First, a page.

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Guest opinion: The administration must be stopped from ending the Refugee Resettlement Program

Aden Batar, Immigration and Refugee Resettlement Director, Catholic Community Services, speaks about the current refugee crisis and how it’s impacting refugees in Utah at a press conference at the Refugee Justice League in Murray on Thursday, July 25, 201
Aden Batar, Immigration and Refugee Resettlement Director, Catholic Community Services, speaks about the current refugee crisis and how it’s impacting refugees in Utah at a press conference at the Refugee Justice League in Murray on Thursday, July 25, 2019.
Laura Seitz, Deseret News

For those of us committed to serving and welcoming refugees, it has been a challenging year. Even as more than 25 million refugees are in need of protection around the world — the highest number in recorded history — U.S. resettlement has plummeted to all-time lows following the administration’s historically low refugee admissions goal for fiscal year 2018 of 45,000 and for fiscal year 2019 of 30,000. As a result, the current administration has dismantled the refugee resettlement program by 75%, and now they are considering zeroing out the program altogether. This cannot happen.

Resettlement is reserved only for the most vulnerable refugees who cannot return to their homes and do not have safety in the places where they have fled. Despite the fact that refugees already face the most rigorous security vetting and medical screening process of any traveler to the United States, the administration has continued to take actions to keep the resettlement numbers dismally low — imposing a series of refugee bans that have separated families, abandoned refugees in unsafe situations, and jeopardized our national security and foreign policy goals.

The complete decimation of the refugee resettlement program would devastate the people of Utah who stand ready with open arms to welcome refugee families.

Catholic Community Services of Utah assists newly arriving refugees by providing the supportive services that help them through their difficult transition. Each year, CCS resettles hundreds of refugees in Salt Lake City and surrounds them with programs that help them become stable, healthy and happy. Our goal is to help those who have never known liberty a chance to achieve the American dream and find self-supporting employment.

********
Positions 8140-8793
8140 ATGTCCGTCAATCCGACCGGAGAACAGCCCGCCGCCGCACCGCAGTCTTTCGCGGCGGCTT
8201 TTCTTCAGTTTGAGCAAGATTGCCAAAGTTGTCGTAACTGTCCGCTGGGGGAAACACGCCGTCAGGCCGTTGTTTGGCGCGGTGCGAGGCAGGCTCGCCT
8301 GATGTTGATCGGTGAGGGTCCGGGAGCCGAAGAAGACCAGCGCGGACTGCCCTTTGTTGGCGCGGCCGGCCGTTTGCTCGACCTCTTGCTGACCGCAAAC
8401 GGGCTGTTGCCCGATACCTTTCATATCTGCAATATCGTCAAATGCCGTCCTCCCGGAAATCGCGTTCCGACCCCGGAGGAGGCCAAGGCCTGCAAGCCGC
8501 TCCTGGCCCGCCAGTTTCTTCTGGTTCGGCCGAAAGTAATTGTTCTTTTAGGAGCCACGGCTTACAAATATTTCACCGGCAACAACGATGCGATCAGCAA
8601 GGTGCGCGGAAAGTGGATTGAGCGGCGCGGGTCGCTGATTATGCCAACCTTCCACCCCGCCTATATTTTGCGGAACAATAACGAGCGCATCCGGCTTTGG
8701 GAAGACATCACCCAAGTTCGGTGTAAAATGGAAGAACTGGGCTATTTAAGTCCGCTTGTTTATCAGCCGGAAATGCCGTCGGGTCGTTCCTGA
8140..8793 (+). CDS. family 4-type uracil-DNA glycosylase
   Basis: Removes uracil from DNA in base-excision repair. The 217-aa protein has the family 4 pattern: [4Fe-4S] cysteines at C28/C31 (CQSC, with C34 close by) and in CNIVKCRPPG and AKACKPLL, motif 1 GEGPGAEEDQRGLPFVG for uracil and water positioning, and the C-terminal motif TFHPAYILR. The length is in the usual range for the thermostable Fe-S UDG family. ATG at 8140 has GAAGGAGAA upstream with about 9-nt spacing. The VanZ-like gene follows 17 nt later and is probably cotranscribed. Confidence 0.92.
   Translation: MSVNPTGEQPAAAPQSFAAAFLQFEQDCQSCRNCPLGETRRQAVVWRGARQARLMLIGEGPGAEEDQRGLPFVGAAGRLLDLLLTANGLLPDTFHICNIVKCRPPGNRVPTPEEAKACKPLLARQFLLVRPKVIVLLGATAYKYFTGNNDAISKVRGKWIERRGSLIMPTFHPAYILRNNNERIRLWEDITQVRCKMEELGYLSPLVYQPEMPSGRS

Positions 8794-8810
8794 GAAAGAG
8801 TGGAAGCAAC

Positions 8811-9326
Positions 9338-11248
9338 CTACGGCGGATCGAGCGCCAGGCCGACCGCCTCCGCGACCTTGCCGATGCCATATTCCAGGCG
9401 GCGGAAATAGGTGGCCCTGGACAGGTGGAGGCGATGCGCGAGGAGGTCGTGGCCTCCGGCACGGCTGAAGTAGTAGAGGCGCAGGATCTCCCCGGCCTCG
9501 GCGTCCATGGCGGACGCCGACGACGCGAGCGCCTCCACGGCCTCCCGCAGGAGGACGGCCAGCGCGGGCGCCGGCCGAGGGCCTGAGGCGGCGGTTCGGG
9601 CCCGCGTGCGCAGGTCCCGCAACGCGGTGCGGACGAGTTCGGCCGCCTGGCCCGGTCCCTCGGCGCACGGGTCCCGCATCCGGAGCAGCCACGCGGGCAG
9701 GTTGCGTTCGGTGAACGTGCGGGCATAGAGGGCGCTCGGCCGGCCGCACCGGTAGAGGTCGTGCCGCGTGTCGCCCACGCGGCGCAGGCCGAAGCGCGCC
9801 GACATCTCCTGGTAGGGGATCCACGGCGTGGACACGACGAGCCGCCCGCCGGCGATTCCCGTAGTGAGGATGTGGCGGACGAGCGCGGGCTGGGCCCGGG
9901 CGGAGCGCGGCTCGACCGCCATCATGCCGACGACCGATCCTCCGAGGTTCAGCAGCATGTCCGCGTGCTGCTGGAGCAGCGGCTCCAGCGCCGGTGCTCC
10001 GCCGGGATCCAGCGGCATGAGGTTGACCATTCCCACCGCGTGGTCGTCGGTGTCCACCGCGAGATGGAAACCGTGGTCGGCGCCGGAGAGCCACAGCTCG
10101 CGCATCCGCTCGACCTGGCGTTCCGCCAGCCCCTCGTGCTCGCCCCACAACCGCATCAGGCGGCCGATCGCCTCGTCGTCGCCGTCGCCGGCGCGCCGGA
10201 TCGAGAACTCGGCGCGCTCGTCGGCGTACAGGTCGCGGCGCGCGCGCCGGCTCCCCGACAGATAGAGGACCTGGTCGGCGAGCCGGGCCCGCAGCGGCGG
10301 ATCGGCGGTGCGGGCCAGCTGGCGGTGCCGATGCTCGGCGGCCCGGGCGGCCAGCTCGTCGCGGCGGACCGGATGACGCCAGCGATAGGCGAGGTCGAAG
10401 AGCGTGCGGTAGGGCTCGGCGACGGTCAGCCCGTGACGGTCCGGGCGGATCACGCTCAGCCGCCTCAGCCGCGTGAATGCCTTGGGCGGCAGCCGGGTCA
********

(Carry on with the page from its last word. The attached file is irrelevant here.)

For decades, Sudan has been rife with political turmoil and unrest. Even after the successful secession of South Sudan, violence has continued to permeate the region. Ongoing conflicts between the two factions have led to increased civilian casualties, and the threat of child conscription into the military still looms for many youths. To avoid becoming a child soldier, young Tuku fled his homeland of Sudan for Kenya at only 10 years old, leaving behind his parents and siblings.

After five years of caring for himself in refugee camps, Tuku was selected to come to Utah through Catholic Community Services of Utah’s Unaccompanied Refugee Minor program. Three years later, Tuku has overcome incredible challenges and was able to graduate high school on time. He has begun higher education and was the recipient of the BYU Management Society Scholarship, the Olene Walker Scholarship and the Courageous Award from West Jordan High School. In his essay Tuku stated, “I feel like some students (here) don’t take school quite as seriously as the students in Africa. I think that my perspective is a little bit different because I know what life can be like without an education. And I want a life that is different than the one I grew up having.”

Refugees are contributing to our community and local economy, and our case is not unique. Study after study shows that refugees and immigrants create new businesses and new jobs. Even a study by the current administration found that refugees have made a net contribution of $63 billion to government revenue over the last decade — a report that White House officials tried to suppress.

Welcoming the persecuted is a fundamental American value and the backbone of our nation’s history. This country was founded on the hard work, determination and skills of generations of immigrants from all countries, religions and backgrounds. We must continue to be a beacon of hope.

While the administration effectively cancels the refugee program — hoping that no one is noticing — there is enough support and resources to welcome 95,000 refugees next year.

Congress must hold the administration accountable to keeping its promise to tens of thousands of refugees still waiting to see if they will be resettled this year as well as those who have yet to enter the resettlement process. The destruction of our refugee admissions program would be devastating for them as well as our community and absolutely diminish America’s standing on the global stage.